As for the health crisis, Brazil documented its first COVID-19 case comparatively late, on 26 February 2020. The initial reaction was slow, but on the right course. Local governments shut down the airports, imposed quarantines, and encouraged people to stay home. Very quickly, however, the situation began to unravel. Bolsonaro was adamantly opposed to lockdowns, since he feared it would negatively affect the economy – and his popularity. He played down and then politicized the evidence, advertised controversial medicines like chloroquine, lost two health ministers, and flagrantly ignored his own government’s health advice.
The results are tragically predictable. Brazil registers 11 percent of all COVID-19-related deaths in the world, with just 2.7 percent of the global population. On a per capita basis, some of its cities have the worst COVID-19-related mortality rates on the planet. Over 185,000 people have died already and researchers say that the real numbers could be over 10 times higher.
The disease shows no sign of letting up: epidemiologists say the numbers will keep rising despite the arrival of vaccinations. Part of the problem is that Brazil has an ageing population. But the truth is that most people contracting the disease and dying are poor, vulnerable, and black. Brazil’s Health Operations and Intelligence Center estimates that 55% of those who have died of COVID-19 are black, compared with 38% of whites.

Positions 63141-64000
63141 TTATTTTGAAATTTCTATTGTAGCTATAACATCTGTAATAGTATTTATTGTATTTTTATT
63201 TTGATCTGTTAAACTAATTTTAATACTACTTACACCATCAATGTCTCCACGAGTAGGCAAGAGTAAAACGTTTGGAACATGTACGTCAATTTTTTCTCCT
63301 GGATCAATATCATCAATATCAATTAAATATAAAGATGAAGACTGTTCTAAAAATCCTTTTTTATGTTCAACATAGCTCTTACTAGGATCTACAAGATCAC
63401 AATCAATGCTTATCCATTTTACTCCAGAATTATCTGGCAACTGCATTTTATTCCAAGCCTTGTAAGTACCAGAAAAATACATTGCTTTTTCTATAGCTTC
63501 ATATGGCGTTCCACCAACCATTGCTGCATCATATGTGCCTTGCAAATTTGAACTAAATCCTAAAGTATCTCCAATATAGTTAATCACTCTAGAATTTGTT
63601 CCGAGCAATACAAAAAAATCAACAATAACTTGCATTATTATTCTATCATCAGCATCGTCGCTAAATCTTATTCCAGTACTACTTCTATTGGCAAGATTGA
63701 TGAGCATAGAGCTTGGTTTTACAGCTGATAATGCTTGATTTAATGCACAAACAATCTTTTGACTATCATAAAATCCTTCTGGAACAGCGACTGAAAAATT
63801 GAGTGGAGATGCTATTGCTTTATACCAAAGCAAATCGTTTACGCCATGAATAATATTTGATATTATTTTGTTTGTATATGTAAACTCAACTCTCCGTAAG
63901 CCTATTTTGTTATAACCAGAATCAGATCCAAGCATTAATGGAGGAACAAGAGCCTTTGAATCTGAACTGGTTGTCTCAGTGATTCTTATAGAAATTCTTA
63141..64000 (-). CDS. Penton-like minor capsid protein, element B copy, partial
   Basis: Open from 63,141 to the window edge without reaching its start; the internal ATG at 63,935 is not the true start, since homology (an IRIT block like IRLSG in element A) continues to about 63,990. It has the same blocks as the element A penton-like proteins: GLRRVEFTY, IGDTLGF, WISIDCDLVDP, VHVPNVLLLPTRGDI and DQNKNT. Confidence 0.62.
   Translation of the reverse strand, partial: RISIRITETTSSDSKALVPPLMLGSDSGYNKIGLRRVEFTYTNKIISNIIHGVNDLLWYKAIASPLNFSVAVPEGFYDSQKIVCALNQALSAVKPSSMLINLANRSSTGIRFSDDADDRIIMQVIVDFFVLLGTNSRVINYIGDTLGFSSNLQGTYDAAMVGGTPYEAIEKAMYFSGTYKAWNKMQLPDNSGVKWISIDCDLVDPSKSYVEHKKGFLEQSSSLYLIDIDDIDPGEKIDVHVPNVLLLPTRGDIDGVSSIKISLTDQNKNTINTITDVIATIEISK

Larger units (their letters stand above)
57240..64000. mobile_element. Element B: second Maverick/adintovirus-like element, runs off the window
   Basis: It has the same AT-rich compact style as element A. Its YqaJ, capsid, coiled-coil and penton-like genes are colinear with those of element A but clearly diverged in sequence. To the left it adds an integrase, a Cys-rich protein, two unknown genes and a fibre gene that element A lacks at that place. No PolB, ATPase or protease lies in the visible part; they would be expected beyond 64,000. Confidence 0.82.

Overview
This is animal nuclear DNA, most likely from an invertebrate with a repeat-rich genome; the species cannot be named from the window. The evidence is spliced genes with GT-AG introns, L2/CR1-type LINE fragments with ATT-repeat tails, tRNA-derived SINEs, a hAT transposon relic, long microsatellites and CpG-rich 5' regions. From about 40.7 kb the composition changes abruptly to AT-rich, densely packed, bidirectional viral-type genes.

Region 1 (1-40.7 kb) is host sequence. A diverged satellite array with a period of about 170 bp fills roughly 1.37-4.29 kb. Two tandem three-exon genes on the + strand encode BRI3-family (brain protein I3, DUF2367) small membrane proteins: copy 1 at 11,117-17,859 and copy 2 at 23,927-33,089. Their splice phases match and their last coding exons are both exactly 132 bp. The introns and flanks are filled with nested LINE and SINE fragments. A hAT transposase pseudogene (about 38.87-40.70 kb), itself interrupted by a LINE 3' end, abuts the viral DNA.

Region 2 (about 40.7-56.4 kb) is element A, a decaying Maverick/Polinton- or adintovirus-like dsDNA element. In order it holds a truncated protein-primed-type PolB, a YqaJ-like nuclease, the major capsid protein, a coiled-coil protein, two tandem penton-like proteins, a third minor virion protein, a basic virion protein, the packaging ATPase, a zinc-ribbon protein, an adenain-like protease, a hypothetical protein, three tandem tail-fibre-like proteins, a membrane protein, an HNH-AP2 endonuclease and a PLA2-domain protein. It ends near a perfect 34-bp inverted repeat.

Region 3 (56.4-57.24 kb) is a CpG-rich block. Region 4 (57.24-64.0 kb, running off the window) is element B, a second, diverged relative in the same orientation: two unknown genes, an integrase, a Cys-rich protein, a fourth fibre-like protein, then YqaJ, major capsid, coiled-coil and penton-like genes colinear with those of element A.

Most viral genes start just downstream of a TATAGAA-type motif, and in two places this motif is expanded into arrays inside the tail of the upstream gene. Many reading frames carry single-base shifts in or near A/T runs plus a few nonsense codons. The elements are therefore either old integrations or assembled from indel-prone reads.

The health situation is precarious, and hospitals in cities across the country have been at some point overwhelmed. The recovery rate is 50% higher in private institutions compared to public ones. It’s worth noting that more Brazilian nurses have died of COVID-19 than any other nationality. The saving grace for Brazil is its public healthcare system, with over 55,000 treatment centers and over 300,000 doctors, nurses and care professionals. Some of them are fighting back: a group of unions, social organizations and medical professionals (calling themselves the UNI-Saude network) have asked the International Criminal Court to indict the president for “contempt, neglect and denial” which, they say, amounts to a crime against humanity. The chances of this happening are, of course, close to zero.
The economic effects of the pandemic are severe. The government estimates a 4.7% contraction in economic growth (revised down from 0% in March 2020). Fitch, the rating agency, is even less optimistic and predicts a drop of 6% or more. The World Bank is even more bearish, claiming the decline could be as high as 8%. Either way, the country is on route to the steepest drop in GDP in decades.Print